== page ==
The look and feel of this temple is similar to the previous two temples. Similarly hewn stones, erected in a similar manner; one rock slab stacked over the other. It is just the dimension of the temple complex overpowers you. As I walk through the galleries, I spy upon a row of Buddha statues which had one thing in common; they were all decapitated! Not the Taliban effect, but the work of local vandals who have looted artifacts over the centuries. And yes, Buddha was there all over the place even in this overtly Hindu temple!



Blast from the past: KALA PATTHAR

February 28, 2011


Kaala Patthar Poster


This post first appeared many months ago in Atul’s immensely popular blog on Hindi film songs. In his blog, Atul discusses songs- generally old- and also gives the full lyrics and a link to the video. I contribute occasionally to his blog. While ostensibly the post is on the song “Ik rasta hai zindagi”. I have written more about the movie itself!


It has been one of those big mysteries of Bollywood which I have not been able to fathom yet. Just why did Kala Patthar not become one of the biggest block-busters of all times! Heck, it is not even among the top 50 grossers of 1970’s (it was released in 1979)

To start with it was the multi-starrer to beat all multi-starrers. I do not think any other movie has brought so many stars together in one film. The only notable exception being the recent film “Om Shanti Om” and that too in just one song only, “Deewangi, deewangi”.

The director of Kala Patthar was Yash Chopra, the man with the Midas touch, fresh from the successes of Deewar, Kabhi Kabhie and Trishul. Story and script were by the duo Salim-Javed who could do no wrong. Remember Sholay, Deewar and Zanjeer? They are the ones who created the angry young man persona of Amitabh Bachchan. Music was by Rajesh Roshan (Des Pardes, Doosra Aadmi and Swami fame). The story was based on the Chasnala mine disaster of 1975 which was fresh in people’s minds.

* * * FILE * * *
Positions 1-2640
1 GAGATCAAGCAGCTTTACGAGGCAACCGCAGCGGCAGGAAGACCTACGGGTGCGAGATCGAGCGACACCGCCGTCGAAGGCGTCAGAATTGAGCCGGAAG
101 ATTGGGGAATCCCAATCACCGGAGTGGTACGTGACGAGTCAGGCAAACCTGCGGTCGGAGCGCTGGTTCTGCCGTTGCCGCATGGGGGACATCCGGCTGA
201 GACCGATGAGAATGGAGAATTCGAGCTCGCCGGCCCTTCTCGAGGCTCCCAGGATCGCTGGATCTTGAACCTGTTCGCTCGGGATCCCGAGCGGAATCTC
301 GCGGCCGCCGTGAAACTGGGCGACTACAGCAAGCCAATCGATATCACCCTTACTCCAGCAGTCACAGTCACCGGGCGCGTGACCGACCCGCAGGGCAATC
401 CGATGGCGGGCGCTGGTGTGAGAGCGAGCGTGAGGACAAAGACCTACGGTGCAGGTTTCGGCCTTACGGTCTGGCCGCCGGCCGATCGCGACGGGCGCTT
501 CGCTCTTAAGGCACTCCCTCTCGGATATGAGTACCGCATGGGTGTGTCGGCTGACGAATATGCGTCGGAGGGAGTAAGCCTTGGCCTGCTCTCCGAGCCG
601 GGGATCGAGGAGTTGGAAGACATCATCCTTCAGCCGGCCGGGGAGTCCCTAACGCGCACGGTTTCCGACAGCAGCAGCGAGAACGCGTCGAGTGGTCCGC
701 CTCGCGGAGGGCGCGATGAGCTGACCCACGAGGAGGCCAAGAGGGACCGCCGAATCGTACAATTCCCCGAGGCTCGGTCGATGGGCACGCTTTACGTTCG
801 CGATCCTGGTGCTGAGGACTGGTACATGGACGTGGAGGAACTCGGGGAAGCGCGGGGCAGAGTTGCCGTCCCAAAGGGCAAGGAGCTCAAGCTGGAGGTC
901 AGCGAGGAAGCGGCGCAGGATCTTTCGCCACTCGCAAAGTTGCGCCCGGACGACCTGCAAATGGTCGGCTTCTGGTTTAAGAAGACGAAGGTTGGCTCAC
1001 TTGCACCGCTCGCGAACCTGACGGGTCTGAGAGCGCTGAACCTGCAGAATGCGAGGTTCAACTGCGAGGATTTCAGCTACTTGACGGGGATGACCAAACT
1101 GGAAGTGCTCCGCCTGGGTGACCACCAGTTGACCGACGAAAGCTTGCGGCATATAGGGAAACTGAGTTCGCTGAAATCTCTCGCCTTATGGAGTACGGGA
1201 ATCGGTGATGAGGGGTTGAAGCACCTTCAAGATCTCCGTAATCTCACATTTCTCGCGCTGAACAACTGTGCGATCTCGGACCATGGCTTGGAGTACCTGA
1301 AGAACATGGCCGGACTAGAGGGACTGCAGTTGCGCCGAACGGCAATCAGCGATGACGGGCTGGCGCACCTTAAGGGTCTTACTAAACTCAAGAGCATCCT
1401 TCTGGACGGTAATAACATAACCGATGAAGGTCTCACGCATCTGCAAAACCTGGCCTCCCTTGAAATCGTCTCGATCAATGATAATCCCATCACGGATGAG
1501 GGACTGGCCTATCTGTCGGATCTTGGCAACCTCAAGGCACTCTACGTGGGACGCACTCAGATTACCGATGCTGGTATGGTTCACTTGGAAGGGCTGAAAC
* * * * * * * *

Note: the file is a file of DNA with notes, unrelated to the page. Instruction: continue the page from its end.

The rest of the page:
As far I am concerned this movie deserved to be a super-hit, but it actually did average business at the BO. But first the story.


Kala Patthar is a story of migrants and refugees. Nearly all of them victims of their pasts.

Vijaypal Singh, Amitabh Bachchan, a disgraced shipee, is tortured by his past. He was court-martialled after he abandoned his sinking ship, instead of “going-down” with it like a dutiful Captain. To escape his internal demons he takes a ride on a goods-train. And lands-up in the coal-mining area around Dhanbad.

Mangal Singh, Shatrughan Sinha, is also, somewhat “tortured” by his antecedants. He, a convicted crook, needs to escape from the long arm of the law. He too takes a train. And lands up in Dhanbad.

Ravi Malhotra, Shashi Kapoor, is also on a trip, except that he is on a mo’-bike trip. Just out-of-college after his studies in mining engineering.

Anita, Parveen Babi, a new-age journalist, and an old friend of Ravi’s, is there on the spot- at that mine near Dhanbad- on the invitation of the mine owner, Dhanraj Puri (Prem Chopra).

Dr Sudha Sen, Rakhi, is a dedicated young doctor at the local clinic. She has deliberately chosen a posting at this mining outpost as she wants to help the marginalized. (She had seen her father die in her village when she was young.)

Chhanno, Neetu Singh, lives in the village but we are not told where she has migrated from. She is that poor, parentless, village belle eking out a living selling talismanic finger-rings and other knick-knacks.

Each character well-written, well-etched.

There is a “reverse-migrant” too so-to-speak. Sanjeev Kumar in a cameo of a Doctor. He runs away from the mine’s clinic in just three months, he is so sick of it.

Even the relatively smaller characters, Yunus Parvez (the chief engineer), Parikshit Sahni (a truck driver), Manmohan Krishna (tea-stall owner), Bharat Saxena, MacMohan (miners) are given their clearly defined spaces, albeit small. Poonam Dhillon, Satyen Kappu, Iftekhar (Vijay’s dad), etc. etc., I could on-and on!


Vijaypal is on this major guilt after he has got court-marshalled.To add to his woes, his dad, a retired army officer, disowns him. He is the quintessential angry young man, but this time his anger is not directed towards the injustices heaped upon him or his family. He is angry with himself, he is seething with blind rage at his own cowardice. This makes him nearly masochistic, ever ready to embark on dangerous missions.